CRM projects done right mean business process changes

By David Taber, CIO |  IT Management, CRM

Think about an accounting, ERP or even HR application. Making them work means some using pretty tight business rules and user practices. Most of the time, users have been fully indoctrinated by their professions and have no problem adopting generally accepted accounting principles ( GAAP) or the more flexible ERP II.

Now think about the typical outbound marketing person or sales rep. There's professionalism, yes, but there's also a deeply held belief that what they do is a sort of artistry based on unique personal skills. The amount of CRM-oriented processes baked into most sales and marketing departments could fit in a couple of tea cups.

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I'm not just being snarky here. That's coming from a 20-year veteran of the revenue generation business process. The shallowness and incoherence of marketing and sales processes is a major impediment to the effectiveness of CRM efforts and the adoption of the systems by users.

The bottom line is this: Successful CRM projects depend on the refinement and deepening of the relevant business processes. That can make CRM projects a taller order.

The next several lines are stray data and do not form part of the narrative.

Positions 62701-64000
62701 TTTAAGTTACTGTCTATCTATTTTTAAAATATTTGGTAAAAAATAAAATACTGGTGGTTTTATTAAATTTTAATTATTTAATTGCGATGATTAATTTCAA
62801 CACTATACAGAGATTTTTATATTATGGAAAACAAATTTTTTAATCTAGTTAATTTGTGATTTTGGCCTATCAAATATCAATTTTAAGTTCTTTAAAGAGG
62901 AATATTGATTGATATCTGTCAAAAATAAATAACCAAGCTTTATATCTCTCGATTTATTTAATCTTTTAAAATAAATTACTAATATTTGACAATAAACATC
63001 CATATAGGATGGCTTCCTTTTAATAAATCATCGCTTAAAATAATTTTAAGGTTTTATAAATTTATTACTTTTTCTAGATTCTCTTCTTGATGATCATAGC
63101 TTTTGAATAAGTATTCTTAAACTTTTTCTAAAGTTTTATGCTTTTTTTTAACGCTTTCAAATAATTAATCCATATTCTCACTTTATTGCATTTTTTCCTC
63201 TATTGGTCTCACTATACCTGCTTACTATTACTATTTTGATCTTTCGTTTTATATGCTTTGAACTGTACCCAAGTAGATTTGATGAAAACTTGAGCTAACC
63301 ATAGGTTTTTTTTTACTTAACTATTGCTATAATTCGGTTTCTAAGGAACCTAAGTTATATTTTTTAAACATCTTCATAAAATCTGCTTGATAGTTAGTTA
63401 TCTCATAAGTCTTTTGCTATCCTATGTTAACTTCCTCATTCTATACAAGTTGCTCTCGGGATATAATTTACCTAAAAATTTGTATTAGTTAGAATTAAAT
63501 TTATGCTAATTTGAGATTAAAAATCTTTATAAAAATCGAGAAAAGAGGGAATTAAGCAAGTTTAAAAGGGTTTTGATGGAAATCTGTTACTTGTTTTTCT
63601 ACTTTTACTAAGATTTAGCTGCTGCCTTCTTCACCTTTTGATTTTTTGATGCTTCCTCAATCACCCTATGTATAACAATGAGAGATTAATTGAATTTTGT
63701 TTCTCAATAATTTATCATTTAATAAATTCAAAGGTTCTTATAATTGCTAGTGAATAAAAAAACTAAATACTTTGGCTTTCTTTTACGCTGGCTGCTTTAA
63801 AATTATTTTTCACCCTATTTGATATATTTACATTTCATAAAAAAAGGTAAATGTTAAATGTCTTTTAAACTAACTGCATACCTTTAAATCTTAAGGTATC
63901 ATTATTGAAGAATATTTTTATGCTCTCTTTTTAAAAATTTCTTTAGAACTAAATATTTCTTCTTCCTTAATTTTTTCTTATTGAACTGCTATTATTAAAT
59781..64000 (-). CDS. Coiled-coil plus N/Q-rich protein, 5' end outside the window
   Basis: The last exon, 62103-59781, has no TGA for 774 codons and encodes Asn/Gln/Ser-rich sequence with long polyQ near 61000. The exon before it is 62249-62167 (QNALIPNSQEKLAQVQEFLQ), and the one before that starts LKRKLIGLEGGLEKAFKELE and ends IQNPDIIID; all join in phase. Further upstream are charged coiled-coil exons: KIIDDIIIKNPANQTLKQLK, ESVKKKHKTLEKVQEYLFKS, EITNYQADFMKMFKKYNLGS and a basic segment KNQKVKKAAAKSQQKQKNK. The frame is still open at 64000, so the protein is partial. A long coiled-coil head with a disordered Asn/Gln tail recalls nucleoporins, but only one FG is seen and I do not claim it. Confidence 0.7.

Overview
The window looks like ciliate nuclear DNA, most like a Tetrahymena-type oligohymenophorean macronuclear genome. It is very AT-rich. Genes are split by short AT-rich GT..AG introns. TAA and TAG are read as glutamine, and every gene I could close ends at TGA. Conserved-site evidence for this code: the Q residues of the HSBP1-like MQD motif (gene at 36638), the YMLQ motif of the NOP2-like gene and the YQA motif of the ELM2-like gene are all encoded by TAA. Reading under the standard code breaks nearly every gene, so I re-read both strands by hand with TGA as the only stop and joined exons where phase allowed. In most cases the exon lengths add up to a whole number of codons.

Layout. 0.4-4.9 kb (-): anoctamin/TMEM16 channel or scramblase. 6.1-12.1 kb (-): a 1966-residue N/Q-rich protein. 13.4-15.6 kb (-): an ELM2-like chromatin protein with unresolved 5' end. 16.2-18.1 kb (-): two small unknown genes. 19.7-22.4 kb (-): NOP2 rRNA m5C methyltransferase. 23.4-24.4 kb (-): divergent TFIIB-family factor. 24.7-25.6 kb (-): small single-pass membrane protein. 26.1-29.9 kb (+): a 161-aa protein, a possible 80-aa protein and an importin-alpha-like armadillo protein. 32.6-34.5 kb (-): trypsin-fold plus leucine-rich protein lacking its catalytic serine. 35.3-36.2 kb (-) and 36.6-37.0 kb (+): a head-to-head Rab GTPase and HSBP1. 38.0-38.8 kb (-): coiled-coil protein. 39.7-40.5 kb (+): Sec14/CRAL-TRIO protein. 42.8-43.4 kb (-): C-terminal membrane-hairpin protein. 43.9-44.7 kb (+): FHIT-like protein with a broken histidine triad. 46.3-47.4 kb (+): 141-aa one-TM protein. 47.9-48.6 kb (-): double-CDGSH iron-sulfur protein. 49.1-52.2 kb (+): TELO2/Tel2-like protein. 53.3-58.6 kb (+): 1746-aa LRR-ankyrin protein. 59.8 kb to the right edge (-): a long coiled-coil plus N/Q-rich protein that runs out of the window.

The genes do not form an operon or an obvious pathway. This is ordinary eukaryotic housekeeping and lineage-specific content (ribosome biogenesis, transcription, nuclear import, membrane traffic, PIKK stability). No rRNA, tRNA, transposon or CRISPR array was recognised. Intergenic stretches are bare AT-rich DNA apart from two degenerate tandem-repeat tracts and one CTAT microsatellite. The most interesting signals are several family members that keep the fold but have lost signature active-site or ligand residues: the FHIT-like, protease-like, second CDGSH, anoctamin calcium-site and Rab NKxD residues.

5 Business Process Issues Associated With CRM Projects

In the early stages of any significant CRM effort, you need to look for symptoms of business process disconnects and incentive misalignments across various parts of sales and marketing. Unifying and automating non-integrated business processes will only expose or exaggerate contradictions.

The place to look for these disconnects is in job descriptions, territory maps, sales channel rules of engagement, marketing programs, lead nurturing campaigns and other PowerPoint, Visio and Word documents. Here are five major problem areas.

Unclear or undifferentiated processes. Do the job descriptions in marketing (particularly the outbound side) and sales (particularly field marketing and pre-sales) reflect highly differentiated process roles, or are the responsibilities only vaguely stated? You want to see unique ownership of goals that can be independently achieved. You're looking for specific descriptions of cogs in a machine, not vague statements about teamwork.

Pay close attention to service level agreements, especially those that involve the following parties:


Originally published on CIO |  Click here to read the original story.
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